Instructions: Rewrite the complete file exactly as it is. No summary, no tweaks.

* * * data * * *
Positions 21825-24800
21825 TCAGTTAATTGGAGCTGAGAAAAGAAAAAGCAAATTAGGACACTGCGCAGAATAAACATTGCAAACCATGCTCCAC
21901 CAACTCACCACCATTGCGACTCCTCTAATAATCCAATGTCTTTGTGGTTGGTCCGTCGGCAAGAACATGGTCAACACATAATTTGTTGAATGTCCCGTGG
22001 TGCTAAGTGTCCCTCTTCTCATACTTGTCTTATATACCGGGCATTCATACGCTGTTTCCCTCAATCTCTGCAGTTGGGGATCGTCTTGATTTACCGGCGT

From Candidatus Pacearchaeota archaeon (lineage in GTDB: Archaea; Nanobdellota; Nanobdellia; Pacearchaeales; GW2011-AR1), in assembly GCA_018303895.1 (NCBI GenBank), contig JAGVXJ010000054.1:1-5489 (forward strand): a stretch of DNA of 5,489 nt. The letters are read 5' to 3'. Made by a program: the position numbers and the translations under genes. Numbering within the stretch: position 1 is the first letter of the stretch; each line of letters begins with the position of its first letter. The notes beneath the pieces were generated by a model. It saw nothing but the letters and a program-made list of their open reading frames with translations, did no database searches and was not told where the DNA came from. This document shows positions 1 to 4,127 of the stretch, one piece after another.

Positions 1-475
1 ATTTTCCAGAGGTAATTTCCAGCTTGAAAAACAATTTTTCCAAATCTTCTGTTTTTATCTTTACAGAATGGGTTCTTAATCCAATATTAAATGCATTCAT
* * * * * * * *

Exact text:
Positions 21825-24800
21825 TCAGTTAATTGGAGCTGAGAAAAGAAAAAGCAAATTAGGACACTGCGCAGAATAAACATTGCAAACCATGCTCCAC
21901 CAACTCACCACCATTGCGACTCCTCTAATAATCCAATGTCTTTGTGGTTGGTCCGTCGGCAAGAACATGGTCAACACATAATTTGTTGAATGTCCCGTGG
22001 TGCTAAGTGTCCCTCTTCTCATACTTGTCTTATATACCGGGCATTCATACGCTGTTTCCCTCAATCTCTGCAGTTGGGGATCGTCTTGATTTACCGGCGT

From Candidatus Pacearchaeota archaeon (lineage in GTDB: Archaea; Nanobdellota; Nanobdellia; Pacearchaeales; GW2011-AR1), in assembly GCA_018303895.1 (NCBI GenBank), contig JAGVXJ010000054.1:1-5489 (forward strand): a stretch of DNA of 5,489 nt. The letters are read 5' to 3'. Made by a program: the position numbers and the translations under genes. Numbering within the stretch: position 1 is the first letter of the stretch; each line of letters begins with the position of its first letter. The notes beneath the pieces were generated by a model. It saw nothing but the letters and a program-made list of their open reading frames with translations, did no database searches and was not told where the DNA came from. This document shows positions 1 to 4,127 of the stretch, one piece after another.

Positions 1-475
1 ATTTTCCAGAGGTAATTTCCAGCTTGAAAAACAATTTTTCCAAATCTTCTGTTTTTATCTTTACAGAATGGGTTCTTAATCCAATATTAAATGCATTCAT